There are countless wonders to behold when venturing up beautiful mountainsides, but it’s not every day that climbers discover precious gems.
Yet that’s exactly what happened when a French alpinist approached the summit of Mont Blanc, the highest mountain in western Europe. A metal box containing emeralds, rubies, and sapphires was sticking out through the ice and snow, and the young man just so happened to notice it.
Upon further inspection, he found that the box contained around 100 precious stones. Together, they were valued by a jeweler to be worth €246,000 (around $276,400). Rather than taking the treasure for himself, the alpinist chose to head straight to the police.
“You can say the climber who made this find is someone very honest,” local gendarme chief Sylvain Merly said. “He saw very well that what he had in his hands was something very valuable, realising straight away that it was precious stones that had been very carefully wrapped.”
Some of the sachets the gems were placed in were labeled “made in India,” one of many clues that would lead to the discovery that the gems likely came from one of two tragic airplane accidents that involved the airline Air India.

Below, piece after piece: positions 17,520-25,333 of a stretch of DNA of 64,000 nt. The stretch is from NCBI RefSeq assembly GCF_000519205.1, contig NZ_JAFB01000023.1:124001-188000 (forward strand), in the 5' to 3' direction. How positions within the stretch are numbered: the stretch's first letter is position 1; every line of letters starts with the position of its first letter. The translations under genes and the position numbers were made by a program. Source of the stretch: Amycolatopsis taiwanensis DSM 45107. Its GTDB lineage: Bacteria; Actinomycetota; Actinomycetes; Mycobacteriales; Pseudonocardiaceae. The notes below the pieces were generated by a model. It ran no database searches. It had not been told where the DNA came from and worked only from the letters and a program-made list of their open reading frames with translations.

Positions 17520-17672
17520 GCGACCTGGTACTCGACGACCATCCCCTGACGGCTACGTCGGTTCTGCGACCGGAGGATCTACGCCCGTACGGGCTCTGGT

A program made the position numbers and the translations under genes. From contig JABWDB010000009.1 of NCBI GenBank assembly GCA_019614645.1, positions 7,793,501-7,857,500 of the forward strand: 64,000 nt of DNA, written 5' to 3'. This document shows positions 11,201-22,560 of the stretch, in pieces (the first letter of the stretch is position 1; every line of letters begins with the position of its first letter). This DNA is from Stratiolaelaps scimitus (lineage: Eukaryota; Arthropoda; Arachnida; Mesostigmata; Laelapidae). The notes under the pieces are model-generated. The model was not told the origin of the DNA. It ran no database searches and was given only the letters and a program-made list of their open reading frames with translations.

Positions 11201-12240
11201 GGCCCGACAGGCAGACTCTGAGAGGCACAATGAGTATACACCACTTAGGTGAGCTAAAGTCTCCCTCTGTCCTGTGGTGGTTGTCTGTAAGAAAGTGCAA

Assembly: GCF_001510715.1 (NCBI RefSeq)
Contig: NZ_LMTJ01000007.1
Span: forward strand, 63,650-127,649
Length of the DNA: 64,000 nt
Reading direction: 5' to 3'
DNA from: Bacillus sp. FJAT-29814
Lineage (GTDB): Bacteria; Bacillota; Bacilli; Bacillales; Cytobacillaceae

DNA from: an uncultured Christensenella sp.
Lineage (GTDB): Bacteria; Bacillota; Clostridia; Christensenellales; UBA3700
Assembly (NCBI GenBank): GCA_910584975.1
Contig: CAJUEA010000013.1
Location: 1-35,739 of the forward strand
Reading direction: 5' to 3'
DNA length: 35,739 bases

The first happened in 1950 and the second in 1966. After investigating, authorities believe the gems most likely came from the Boeing 707 that was en route from Mumbai to New York on January 24, 1966. None of the 11 crew members or the 106 passengers survived.
“He [the alpinist] was a mountaineer, he knew the history of the two plane crashes here and realised that this find was likely linked to those crashes,” Sylvain said. “Maybe he didn’t want to keep something that had belonged to someone who died. So he handed it in.”
Whatever his reason, because the gems were turned in, the Indian authorities were contacted and were able to try and find the owner or a living relative. Their search began in 2013 and didn’t end until 2021 when it became clear that they had reached a dead end. One question remained: Who would receive the jewels?
In the end, it was decided that half of the gems would go to the Chamonix-Mont-Blanc council. The group has since chosen to display them at the Chamonix Crystal Museum, a popular gallery that was closed due to renovations but reopened on December 19, 2021.
As for the other half of this incredible find, it’s going back into the hands of the kind alpinist who discovered the gems in the first place!
Some believe the alpinist should have been able to keep all of the gems, but the lucky climber said he’s “very happy” with the council’s decision and “does not regret having been honest” about what he discovered. He’s hoping to use his reward to fund renovations to his apartment!
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